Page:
In Mark Buchanan’s previous short The Search, a lonely man fastidiously studied the heavens in the hope of making contact. Maintaining his narrative gaze on the heavens for Mission his latest film, Buchanan this time tells the story of a young boy whose contact with his astronaut father is disrupted after he’s rejected from the first manned mission to Mars and the vast emptiness of disappointment pushes him over the edge and away from his son.
Having only just emerged from under the “Virgin Mastercard with a ludicrous limit” budget used to fund The Search, Buchanan was keen to avoid another lengthy period of paying off a film in instalments. Fortunately, he was able to shore up the Mission budget with contributions from executive producers Godfrey McFall and Paul Harry Thomas, with Thomas’ company [xFilm] also stepping in to take on the bulk of the post production work. The Royal Conservatoire of Scotland’s Digital Film and Television course (from which Buchanan had graduated in 2005) were also willing to loan the production a Red Epic and other essential equipment, as well as students past and present making themselves available to work on the film, making the decision to shoot in Glasgow a no brainer.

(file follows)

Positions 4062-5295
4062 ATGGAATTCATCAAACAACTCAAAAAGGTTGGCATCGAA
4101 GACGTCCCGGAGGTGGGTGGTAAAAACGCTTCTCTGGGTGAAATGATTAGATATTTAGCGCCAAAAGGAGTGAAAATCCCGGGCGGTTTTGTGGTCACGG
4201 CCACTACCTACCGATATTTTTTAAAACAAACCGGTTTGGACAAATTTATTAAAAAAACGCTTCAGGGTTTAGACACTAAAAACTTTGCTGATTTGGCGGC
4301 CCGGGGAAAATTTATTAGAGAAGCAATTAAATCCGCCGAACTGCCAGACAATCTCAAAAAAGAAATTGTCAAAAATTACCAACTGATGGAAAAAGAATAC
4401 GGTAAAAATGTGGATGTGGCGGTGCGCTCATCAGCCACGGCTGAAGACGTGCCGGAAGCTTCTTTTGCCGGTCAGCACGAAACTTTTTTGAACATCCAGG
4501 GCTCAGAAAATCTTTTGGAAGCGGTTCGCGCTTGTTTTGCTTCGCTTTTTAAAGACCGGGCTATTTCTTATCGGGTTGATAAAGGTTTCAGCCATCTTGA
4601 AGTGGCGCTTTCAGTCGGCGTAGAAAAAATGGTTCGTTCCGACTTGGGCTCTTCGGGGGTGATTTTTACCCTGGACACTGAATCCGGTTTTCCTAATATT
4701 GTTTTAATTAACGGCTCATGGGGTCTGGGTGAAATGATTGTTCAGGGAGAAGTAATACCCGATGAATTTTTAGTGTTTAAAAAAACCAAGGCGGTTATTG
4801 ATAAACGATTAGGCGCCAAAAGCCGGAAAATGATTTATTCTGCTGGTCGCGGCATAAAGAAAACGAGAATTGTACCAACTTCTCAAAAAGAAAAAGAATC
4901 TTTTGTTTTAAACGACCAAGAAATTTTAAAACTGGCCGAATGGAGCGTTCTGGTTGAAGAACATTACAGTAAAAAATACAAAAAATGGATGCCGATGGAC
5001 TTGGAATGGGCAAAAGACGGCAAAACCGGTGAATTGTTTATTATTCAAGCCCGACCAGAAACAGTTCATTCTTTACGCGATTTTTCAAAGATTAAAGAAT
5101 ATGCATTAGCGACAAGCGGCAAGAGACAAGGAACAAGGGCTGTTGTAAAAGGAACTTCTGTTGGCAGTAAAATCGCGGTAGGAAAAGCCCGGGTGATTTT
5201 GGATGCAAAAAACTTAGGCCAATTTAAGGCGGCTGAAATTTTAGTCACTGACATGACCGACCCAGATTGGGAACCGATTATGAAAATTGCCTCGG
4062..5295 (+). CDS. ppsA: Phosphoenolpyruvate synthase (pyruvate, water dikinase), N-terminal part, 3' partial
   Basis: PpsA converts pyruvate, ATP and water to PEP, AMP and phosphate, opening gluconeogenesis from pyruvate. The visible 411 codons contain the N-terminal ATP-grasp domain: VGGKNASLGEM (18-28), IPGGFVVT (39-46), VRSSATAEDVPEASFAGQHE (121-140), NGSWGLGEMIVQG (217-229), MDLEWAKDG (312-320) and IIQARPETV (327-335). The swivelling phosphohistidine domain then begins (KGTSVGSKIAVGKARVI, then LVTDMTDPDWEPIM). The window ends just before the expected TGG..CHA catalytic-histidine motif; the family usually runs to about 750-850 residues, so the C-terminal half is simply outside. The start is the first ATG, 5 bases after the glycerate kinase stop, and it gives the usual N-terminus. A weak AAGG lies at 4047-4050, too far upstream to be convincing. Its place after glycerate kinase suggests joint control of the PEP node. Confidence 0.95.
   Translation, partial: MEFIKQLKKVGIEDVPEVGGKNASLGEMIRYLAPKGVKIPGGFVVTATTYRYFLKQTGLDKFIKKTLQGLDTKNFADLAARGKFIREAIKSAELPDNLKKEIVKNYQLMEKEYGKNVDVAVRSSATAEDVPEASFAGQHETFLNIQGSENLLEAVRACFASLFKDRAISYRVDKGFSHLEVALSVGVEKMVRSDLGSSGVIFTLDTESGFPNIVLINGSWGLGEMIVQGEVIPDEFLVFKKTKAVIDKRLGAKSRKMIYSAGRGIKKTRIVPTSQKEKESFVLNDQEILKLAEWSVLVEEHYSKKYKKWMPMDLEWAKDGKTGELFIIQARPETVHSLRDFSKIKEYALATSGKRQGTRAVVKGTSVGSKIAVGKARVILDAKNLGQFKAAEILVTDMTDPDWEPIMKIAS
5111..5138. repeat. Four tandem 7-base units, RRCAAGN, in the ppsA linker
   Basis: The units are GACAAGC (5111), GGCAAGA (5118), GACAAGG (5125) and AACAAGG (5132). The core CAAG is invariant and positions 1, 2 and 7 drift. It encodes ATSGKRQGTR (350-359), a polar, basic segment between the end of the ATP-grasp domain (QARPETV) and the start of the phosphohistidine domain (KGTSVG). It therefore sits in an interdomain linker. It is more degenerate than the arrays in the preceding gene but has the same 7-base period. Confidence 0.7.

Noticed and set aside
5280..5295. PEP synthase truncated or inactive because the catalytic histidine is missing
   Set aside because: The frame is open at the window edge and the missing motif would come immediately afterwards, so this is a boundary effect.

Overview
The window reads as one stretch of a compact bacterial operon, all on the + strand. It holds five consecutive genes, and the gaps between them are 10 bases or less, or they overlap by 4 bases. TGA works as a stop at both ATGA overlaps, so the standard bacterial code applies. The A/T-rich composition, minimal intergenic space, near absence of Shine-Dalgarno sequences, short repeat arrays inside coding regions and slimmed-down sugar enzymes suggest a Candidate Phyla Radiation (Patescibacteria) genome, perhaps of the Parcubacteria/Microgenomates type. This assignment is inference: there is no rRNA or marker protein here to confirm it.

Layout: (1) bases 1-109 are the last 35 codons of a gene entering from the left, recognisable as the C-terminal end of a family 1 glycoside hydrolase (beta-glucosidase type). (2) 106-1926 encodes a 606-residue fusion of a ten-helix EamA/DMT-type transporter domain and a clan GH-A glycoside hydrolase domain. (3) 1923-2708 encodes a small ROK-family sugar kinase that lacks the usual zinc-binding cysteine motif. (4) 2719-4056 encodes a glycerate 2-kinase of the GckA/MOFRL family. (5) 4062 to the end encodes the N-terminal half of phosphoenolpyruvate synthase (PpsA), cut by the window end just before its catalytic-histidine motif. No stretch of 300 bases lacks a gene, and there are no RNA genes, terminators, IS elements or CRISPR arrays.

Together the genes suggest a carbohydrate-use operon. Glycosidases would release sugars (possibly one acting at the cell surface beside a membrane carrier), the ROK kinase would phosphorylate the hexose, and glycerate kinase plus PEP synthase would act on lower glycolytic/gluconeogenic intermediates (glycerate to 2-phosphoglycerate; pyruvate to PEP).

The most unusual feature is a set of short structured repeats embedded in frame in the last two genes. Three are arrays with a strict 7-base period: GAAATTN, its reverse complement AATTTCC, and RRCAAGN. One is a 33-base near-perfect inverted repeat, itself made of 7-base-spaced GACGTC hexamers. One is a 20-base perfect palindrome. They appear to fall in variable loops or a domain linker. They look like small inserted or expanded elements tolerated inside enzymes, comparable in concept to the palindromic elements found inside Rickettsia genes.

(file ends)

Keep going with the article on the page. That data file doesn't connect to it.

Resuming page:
A friendship with Emun Elliott from their shared Royal Conservatoire days saw the actor signed up as the father Michael a full year before the cameras rolled. For the pivotal role of James the 7 year old lead, Buchanan selected first time actor Peter Strathern from a pool of 20 children. Although unexperienced, Strathern had a natural air to his delivery and was willing to take direction unlike some of the more ‘actorly’ children.
As is evident from the film, production design was always going to be a major challenge for the production, but it was a challenge that Andrew Wilson and his team were more than able to rise to “for literally nae money.” A first and lengthy (32 minutes) pre-Christmas assembly of the film was further refined by editor Chris Newcombe post holidays after Buchanan had solicited feedback from 10 close confidants. Mission’s complex soundscape of multiples layers of audio was wrangled by Nick Olsouzidas, with Gregor Barclay (who also wrote the film) and Gavin Thomson combining forces to compose the original score. A few final visual tweaks and a grade later and Mission was finally ready to embark on its internet voyage.
Buchanan is currently in the midst of a Kickstarter campaign for Track – a short film set in the 70s that charts the adventures of a group of Londoners who find themselves on a convoluted adventure to hunt down a song they’ve become obsessed with. If you’ve liked his work so far then be sure to head over, watch the pitch video and pledge you support.